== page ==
Have you ever thought about how intimate your contact with food is? It’s more intimate than hugs or lovemaking or even having a baby. The baby is inside the mom, but separated from her in its own little compartment. Food, on the other hand BECOMES a part of the body – your eyes, nose, liver and kidneys are made from the food you eat. And the body has its own repair and maintenance schedule, too. The human brain is nearly 60 percent fat, and studies have related imbalance in dietary intake of fatty acids to impaired brain performance and diseases.
The body has a schedule for repair and replacement of all its cells; those which line your stomach can renew as fast as every two days! Cells that make up your skin are replaced every two to three weeks. Red blood cells, meanwhile, last for three to four months and have a molecule of iron in their center. White blood cells, the main players in fighting infections, can last from a few days to a little over a week.
This is why it is so critical that we manage the flow of nutrients into the body. What you eat BECOMES your physical body! Today I promised to start teaching you about label reading, so let’s begin from the perspective of what is good for the body.
Here are two of my food label principles:
RULE #1: If you are unable or unwilling to read the label, do not risk eating the food and hurting the body.
RULE #2: What it says on the front of the package is advertising; what is says on the back-nutrition label is more likely to be true.
Here are the ingredients from two Cheerios labels: one is the original; one is the new high protein whole grain cereal. There are many products in your supermarkets and health food stores that are the same, and you probably never eat this, but the example is so clear, that I wanted you to see the principles easily.
The original has whole grain oats as its first ingredient, then cornstarch, sugar, salt, TPE, and vitamin E. It has 1 gram of sugar and 20 grams of carbohydrate, and 3 grams of protein; a one cup serving is 100 calories. The cornstarch and sugar are not nutrient rich foods. The cornstarch is likely to be a binder to hold the “O”s in shape, and the sugar is there make it taste good. But one ounce of oats has about 15 grams of carbohydrate, so those numbers could be pretty close.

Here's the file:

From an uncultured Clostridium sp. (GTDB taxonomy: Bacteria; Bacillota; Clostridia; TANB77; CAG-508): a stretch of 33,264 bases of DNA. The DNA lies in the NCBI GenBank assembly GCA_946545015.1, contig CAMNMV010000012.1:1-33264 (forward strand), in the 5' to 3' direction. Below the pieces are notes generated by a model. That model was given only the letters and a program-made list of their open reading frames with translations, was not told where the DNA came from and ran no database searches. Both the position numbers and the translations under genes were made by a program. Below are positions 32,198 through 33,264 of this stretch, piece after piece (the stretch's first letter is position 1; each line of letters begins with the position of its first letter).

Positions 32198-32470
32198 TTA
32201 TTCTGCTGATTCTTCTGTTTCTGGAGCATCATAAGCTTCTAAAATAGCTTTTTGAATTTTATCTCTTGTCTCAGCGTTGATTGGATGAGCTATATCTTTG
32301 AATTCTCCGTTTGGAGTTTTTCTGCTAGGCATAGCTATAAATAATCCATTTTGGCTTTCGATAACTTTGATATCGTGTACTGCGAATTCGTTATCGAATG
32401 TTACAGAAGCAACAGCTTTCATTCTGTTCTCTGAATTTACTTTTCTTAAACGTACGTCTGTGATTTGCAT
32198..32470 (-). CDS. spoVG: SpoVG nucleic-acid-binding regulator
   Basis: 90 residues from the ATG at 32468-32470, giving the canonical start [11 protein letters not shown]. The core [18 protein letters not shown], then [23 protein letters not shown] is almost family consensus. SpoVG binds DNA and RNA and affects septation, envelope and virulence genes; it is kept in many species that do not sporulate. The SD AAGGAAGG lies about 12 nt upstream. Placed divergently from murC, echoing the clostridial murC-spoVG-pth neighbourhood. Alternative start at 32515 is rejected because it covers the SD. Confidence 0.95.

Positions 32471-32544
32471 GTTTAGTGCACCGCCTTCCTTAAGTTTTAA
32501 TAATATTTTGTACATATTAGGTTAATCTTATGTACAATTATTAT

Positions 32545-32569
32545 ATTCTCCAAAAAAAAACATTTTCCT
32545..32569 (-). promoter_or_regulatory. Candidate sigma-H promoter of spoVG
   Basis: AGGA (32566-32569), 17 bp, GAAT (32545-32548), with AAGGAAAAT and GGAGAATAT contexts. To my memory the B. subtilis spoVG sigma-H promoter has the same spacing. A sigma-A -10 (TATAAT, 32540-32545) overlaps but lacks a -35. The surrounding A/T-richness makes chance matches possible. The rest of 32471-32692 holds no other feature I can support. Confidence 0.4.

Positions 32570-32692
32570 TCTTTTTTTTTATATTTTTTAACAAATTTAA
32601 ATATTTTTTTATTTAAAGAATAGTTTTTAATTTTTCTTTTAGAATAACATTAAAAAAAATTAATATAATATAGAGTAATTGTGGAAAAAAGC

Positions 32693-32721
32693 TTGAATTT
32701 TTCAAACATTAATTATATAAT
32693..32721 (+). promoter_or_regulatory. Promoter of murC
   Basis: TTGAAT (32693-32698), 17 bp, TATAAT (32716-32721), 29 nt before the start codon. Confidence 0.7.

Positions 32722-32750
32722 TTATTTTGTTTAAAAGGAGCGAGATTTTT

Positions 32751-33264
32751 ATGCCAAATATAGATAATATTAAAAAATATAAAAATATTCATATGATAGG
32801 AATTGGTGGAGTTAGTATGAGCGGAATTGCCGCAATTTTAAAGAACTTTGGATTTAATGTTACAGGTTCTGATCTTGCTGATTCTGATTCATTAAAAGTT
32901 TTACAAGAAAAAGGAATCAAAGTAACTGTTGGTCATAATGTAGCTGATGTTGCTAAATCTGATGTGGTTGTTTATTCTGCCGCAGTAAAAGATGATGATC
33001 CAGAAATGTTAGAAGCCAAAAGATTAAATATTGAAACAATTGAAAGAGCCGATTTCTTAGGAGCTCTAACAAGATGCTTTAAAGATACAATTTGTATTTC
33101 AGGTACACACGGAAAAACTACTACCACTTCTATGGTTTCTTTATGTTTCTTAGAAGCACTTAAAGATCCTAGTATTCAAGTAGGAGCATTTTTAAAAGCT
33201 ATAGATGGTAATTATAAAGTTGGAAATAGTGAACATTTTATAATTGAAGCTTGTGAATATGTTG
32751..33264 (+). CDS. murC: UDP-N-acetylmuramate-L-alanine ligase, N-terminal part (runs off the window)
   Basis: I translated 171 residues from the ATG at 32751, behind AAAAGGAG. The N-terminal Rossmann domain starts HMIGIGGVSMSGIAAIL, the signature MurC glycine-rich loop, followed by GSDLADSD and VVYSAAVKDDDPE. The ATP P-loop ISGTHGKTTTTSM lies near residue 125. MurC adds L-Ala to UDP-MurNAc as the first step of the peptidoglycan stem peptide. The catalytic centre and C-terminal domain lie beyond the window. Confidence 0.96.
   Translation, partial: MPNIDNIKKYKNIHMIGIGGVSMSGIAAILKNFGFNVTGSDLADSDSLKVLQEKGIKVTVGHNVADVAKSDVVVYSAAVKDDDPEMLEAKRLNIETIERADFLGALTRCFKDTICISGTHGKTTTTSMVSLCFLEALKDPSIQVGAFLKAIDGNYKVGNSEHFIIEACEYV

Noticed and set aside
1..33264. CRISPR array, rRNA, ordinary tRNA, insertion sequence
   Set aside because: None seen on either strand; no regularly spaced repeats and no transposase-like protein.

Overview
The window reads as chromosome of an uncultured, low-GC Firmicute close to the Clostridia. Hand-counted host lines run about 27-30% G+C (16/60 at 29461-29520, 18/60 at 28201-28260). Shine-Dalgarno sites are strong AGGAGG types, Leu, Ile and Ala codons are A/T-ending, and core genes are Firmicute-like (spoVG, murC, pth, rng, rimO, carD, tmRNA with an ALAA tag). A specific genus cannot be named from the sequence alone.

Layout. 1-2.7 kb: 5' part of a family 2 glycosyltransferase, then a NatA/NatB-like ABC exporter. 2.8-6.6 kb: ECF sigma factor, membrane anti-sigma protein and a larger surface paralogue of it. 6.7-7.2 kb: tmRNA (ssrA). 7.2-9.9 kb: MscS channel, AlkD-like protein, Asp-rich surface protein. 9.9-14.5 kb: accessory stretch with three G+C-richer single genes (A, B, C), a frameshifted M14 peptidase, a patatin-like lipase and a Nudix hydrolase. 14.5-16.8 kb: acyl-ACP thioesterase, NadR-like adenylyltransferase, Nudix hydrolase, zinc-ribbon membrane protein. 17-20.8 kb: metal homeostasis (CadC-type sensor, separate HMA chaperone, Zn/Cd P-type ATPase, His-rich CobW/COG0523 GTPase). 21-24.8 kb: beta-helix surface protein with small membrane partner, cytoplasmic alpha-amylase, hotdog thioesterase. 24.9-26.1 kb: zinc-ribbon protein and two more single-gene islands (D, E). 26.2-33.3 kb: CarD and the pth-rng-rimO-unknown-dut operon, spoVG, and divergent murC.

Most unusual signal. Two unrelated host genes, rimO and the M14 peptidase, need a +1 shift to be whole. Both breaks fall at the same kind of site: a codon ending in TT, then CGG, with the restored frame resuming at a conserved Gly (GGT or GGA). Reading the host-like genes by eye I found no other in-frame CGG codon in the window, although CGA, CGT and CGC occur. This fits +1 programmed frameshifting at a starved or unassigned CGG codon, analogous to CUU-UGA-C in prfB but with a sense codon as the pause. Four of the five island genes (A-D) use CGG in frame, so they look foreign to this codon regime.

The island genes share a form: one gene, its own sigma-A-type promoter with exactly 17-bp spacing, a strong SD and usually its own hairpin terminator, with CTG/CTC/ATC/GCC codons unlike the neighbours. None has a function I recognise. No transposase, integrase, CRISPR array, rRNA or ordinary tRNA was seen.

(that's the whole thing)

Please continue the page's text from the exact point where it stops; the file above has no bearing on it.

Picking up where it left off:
The new, whole grain, high protein model has Whole Grain Corn as its first ingredient (I bet that is cheaper than oats), followed by something named Cluster which does contain oats (and five other sugars, three flours, and one starch) and the rest of the ingredients contain two sugars and more whole grain oats, with artificial color and BHT. It has 16 grams of sugar and 40 grams of carbohydrate, and 7 grams of protein; a 1 ¼ cup serving is 200 calories. This is nearly twice as many calories per serving than the original Cheerios.
The current FDA labeling rules say that if a sugar does not cause dental cavities it does not need to be counted as sugar. That means the high protein product contains four teaspoons of sugar. And it contains 5 ¼ more teaspoons of products I would call sugars. The fiber is the same in both products.
And the 11-gm protein advertised on the front of the high protein cereal INCLUDES 4 gm from ½ cup of milk.
Now, you ask, why is Theresa doing this? We don’t eat Cheerios anyway! It is because I want to teach you, in these blogs, how to read labels, and this is one excellent example. What I want you to see is:
We have to keep our own goals in mind; newest and best advertised is not necessarily better;
The label says high protein but we have to watch where that protein comes from.
Sugars come in many forms and shapes and sizes; it often is hidden.
Flours and starches get stuck in everywhere;
The labels are designed in a way that is misleading to many;
If it is in the parentheses it still counts; the items in parentheses are not necessarily lower in amount.
We have to consider ALL of the nutrients.
The high protein product is nearly twice as many calories as the original product, and the same number of grams of protein. I would not want to spend 100 calories on these low nutrient additives. (If you add 4 oz milk to regular cheerios you will match the high protein product!)
What’s on the front is the manufacturer placing the product in its best light; you need to read the nutrition and ingredient labels on the back to know the truth about the product.
When I was getting ready to leave home for college, my Daddy told me that when I wondered why someone did something, I should watch the path of the little green dollars. I think that is true today.
We will be having more blogs on label reading and the other nutrients; I want you to know how to choose the foods that are right for you.
On personal note, my new administrative assistant starts on Monday. If your call or email has not been answered, please call again. My surgery is scheduled for February 1, so if you need me, call early in the week.
And surprises! Rev Ken Beldon is speaking at Third Saturday AND starting a meditation group at my office on Monday nights!
And April 5,6, and 7 is our yearly retreat to the shore! Vince DiPasquale and Marty Lerner are coming! The topic is Codependency as the Base of our Addictions! Mark your calendar! You don’t want to miss this!
I hope you are doing well this winter.
Blessings to you,